Nearly every organisation we meet in our Luna Tractor travels talks about wanting more innovation, and some that they are looking to techniques like Agile to get it. There’s a problem with this though: Agile is fundamentally about iteration and making calculated incremental changes. That’s not to say that innovation isn’t also an iterative process because it typically is; the issue is that true innovation – the invention of new and unique things – requires more than just an iterative learning cycle.
Throughout the history of science we see the same discoveries being made in different places around the same time; I have to believe therefore that someone would have invented a laser printer eventually. Xerox’s 9700 Laser Printer was the most commercially successful idea to come out of their PARC labs, but it almost wasn’t invented by Xerox at all.
The Laser Printer’s story begins with Gary Starkweather, having only narrowly chosen optics over nuclear physics, seeing Theodore Mainman’s first pink ruby laser created at the Hughes Research Lab in Malibu. This laser revolutionised the field of optics forever and inspired Starkweather’s masters research. He ended up working at Xerox PARC’s older internal rival, the Xerox Webster Labs, trying to get traction for the idea of using lasers to create images in copier drums rather than the present crude approach using lenses. Having gotten as far as creating a basic prototype as a side project and yet still he couldn’t get traction with either the theoreticians or the business types who wanted him to focus on improving the lenses in their existing designs instead:
“What’s the point of painting at 200 dots per inch?”
“Where will you ever get 1,000,000 bits of information?” (That’s less than 1/10th of 1 MB.)
Starkweather also realised that his laser approach would allow a way to use data created directly on a computer to make computer printouts as we know them today – a problem not previously well solved in computer science circles. In response to all this his section manager said…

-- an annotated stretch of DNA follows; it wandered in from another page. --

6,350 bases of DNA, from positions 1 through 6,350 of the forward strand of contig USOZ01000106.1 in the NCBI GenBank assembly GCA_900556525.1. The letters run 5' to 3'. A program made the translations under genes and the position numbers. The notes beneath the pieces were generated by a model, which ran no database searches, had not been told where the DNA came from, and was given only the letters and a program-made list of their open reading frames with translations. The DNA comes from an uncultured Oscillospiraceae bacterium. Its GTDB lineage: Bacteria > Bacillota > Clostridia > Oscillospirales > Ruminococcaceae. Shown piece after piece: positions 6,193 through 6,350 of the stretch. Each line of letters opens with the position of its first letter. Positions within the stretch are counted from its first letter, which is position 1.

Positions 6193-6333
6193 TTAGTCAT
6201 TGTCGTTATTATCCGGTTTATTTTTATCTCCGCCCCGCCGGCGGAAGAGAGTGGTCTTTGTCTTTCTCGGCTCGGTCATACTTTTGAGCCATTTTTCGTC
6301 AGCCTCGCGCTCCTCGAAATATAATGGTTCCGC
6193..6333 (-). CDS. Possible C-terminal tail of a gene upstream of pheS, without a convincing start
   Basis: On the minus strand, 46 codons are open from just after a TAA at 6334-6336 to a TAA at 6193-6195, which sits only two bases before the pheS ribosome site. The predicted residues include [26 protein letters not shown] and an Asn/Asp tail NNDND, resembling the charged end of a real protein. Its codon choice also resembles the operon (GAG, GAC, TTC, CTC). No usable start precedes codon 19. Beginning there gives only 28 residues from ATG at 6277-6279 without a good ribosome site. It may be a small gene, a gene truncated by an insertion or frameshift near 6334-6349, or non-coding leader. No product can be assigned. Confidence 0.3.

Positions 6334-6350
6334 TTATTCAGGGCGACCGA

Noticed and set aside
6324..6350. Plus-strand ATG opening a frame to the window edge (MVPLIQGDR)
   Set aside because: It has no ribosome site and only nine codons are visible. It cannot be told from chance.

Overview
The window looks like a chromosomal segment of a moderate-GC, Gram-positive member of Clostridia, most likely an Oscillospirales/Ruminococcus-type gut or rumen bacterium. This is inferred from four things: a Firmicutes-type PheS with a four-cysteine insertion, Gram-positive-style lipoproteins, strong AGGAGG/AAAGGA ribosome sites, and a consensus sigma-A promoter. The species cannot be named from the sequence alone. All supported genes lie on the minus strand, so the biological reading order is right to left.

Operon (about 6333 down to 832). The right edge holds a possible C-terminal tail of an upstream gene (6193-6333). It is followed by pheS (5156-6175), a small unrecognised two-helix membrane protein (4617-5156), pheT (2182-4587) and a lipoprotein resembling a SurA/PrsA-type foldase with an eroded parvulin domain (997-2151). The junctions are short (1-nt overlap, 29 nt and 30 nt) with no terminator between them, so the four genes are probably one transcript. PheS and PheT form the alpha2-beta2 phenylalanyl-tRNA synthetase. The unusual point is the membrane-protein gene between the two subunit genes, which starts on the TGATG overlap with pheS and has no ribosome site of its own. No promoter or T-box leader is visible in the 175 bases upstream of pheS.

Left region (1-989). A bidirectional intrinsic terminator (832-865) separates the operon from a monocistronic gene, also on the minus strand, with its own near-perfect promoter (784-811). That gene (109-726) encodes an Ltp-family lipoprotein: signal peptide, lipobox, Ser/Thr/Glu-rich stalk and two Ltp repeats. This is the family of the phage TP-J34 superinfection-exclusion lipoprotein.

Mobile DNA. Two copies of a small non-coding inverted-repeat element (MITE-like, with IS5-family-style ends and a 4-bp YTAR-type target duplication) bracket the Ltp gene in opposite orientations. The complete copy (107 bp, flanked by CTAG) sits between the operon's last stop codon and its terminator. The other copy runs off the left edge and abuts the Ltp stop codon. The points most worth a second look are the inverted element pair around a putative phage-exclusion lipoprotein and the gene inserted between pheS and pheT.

“Stop, or I’m going to take your people away.”
He read in an internal newsletter about the new PARC lab being built on the West Coast and tried to get transfered. Again his boss rebuffed him.
“Forget it, Gary … you’re never going to be moved to the West Coast. And you’re to stop playing around with that laser stuff.”
Eventually Starkweather made a successful appeal to a more senior manager, George White, who as chance would have it had spent some time at university working with lasers during his physics degree also. He saw the potential and had Gary transfered over to the PARC Labs against all corporate protocols.
By 1971 it had taken 11 years from the time Gary Starkweather started studying optics at university until he and his team created a working laser printer in the PARC labs. The story continues as the team then had to work out how to feed data to this new printer. Another knucklehead move by the administration saw the computer science team moved about 2 miles away from Starkweather’s lab … ‘just for a year’ … This limitation led to the creation of a modulated laser link to transfer data between the labs, and apart from the concern it caused folks who saw the red beam on cutting through the air on foggy mornings it worked flawlessly.
Despite everyone at PARC using their laser printer internally to print millions of pages it still took years for the rest of Xerox to catch up with some corporate behaviour so boneheaded (and disturbingly familiar) that it hurts to read about. The story concludes in 1977 with the 9700 printer finally being launched after three cancelations of the product. It was one of Xerox’s best-selling product of all time.
While Gary and team did use iterative appraoches to work through their problem lists, solving them one by one, it took quite a bit more than that to drive the true innovation. They also needed:
– A long term outlook with no guarantee of success.
– Freedom from traditional ROI measures and governance.
– Ceative and alternative thinkers with clear mental space.
– Sources of inspiration and new ideas. This came from bringing together the disparate fields of optics and computer science.
– Separation and air cover from the traditonal Xerox organisation.
True innovation is time consuming, unpredictable and hardwork. That’s why we’re still waiting on our flying cars.
Ref: Dealers of Lighting
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I joined Xerox in 1979, X26N. I began with copiers and after a year moved up to the Centralized team to work on the 9000 duplicators. Another year later I was one of four in our branch selected to train on the 9700s. I worked for Xerox for seven years and have fond memories of my time with some of the best technicians in the world; mostly we were veterans, so of course they were the best!